An amount of $28.4 billion was borrowed by Canadian households in the fourth quarter of last year, it was $9 billion more than in the third quarter. Statistics Canada seasonally adjusted data showed that the mortgage lending was increased $1.2 billion to $18.9 billion while non-mortgage lending increased $8.5 billion quarter-above-quarter to $9.5 billion. For every dollar of extra cash, the household debt ratio to disposable revenue was 167 per cent to $1.67 of debt, with a 1.1 per cent gain in disposable income, which was beaten by the 1.2 per cent increase of the consumer credit market.
Equifax Canada gave a different report which showed a 6 per cent year-over-year increase of $1.718 billion of consumer debt in the last quarter of last year. More debts are being taken on with the 37 per cent increase in borrowing, while 46 per cent of consumers is lowering their debt. Installment loans sectors and auto loans also increased by a mild 8 per cent, excluding mortgages.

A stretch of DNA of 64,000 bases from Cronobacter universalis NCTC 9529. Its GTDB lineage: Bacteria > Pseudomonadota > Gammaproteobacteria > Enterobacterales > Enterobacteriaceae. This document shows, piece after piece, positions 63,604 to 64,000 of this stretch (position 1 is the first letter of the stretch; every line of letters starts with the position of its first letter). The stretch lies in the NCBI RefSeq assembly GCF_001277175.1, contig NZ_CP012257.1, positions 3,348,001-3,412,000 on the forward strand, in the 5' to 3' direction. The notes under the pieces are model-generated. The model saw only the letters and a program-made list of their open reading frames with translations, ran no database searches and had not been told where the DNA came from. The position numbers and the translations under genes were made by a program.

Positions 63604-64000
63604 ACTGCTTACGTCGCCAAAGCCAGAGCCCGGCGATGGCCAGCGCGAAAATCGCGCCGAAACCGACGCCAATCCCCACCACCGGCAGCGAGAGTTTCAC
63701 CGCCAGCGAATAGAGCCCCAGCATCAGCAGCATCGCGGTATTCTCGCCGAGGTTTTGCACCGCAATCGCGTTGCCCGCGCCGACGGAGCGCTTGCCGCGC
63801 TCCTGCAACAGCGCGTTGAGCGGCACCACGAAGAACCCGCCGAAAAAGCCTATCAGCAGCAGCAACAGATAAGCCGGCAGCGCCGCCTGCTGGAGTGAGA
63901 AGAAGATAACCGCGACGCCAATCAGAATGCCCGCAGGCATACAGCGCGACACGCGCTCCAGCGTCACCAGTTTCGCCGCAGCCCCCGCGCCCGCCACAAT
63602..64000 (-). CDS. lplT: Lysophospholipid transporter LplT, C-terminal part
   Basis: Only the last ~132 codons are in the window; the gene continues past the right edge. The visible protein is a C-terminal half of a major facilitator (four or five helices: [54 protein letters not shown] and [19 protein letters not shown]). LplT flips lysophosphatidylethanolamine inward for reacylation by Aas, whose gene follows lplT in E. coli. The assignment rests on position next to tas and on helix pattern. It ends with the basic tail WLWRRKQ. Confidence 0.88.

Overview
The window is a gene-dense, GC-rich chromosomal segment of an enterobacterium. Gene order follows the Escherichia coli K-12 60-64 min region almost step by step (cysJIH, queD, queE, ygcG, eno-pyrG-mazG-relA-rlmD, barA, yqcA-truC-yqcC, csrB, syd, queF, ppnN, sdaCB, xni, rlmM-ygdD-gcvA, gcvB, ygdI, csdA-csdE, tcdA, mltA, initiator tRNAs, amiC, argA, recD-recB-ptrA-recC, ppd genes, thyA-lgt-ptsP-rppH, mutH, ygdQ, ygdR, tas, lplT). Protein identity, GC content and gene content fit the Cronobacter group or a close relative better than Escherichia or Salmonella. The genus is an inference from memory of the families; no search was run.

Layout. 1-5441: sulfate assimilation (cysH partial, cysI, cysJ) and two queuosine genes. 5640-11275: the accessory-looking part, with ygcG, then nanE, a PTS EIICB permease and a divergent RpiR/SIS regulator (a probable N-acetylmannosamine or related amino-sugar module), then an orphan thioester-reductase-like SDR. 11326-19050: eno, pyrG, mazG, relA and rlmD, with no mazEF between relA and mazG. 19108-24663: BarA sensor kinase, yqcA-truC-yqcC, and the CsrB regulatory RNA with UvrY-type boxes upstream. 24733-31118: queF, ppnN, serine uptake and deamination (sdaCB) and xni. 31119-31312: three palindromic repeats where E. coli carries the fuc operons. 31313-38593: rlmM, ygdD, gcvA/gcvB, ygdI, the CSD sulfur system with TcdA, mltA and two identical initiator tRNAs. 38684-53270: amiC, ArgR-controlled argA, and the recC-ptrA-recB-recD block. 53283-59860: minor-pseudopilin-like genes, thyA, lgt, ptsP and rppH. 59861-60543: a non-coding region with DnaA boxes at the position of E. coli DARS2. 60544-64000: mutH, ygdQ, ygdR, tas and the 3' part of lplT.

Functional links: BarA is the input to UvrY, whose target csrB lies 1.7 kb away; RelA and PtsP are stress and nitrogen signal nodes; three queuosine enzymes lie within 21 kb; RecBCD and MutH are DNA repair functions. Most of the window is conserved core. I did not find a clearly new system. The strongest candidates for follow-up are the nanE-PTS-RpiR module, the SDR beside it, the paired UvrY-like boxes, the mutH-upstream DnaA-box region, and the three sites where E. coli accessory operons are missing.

Senior Director of Data & Analytics at Equifax Canada, Regina Malina, said; “Demand for credit is increasing in Ontario, New Brunswick, and Nova Scotia. It’s too early to call it a trend, but there’s also a renewed appetite for credit in Western Canada. All four provinces saw increased credit inquiries at the end of 2016.” Alberta oil patch area continues to see an increase in felonies, including in the Eastern and Western regions, Saskatchewan and Newfoundland, most especially in the credit card section.
Seniors’ debt showed to have gone up the most by 6.1 per cent year-over-year as Equifax figured revealed, while the 36-45 age group seems to have a mild increase of 1.8 per cent, together with younger millennials (up by 1.9 per cent). Debt for older millennials increased by 2.7 per cent. In total, Equifax mentioned the average debt for the final quarter of last year increase by 3.1 per cent year-over-year to $22,113 throughout Canada.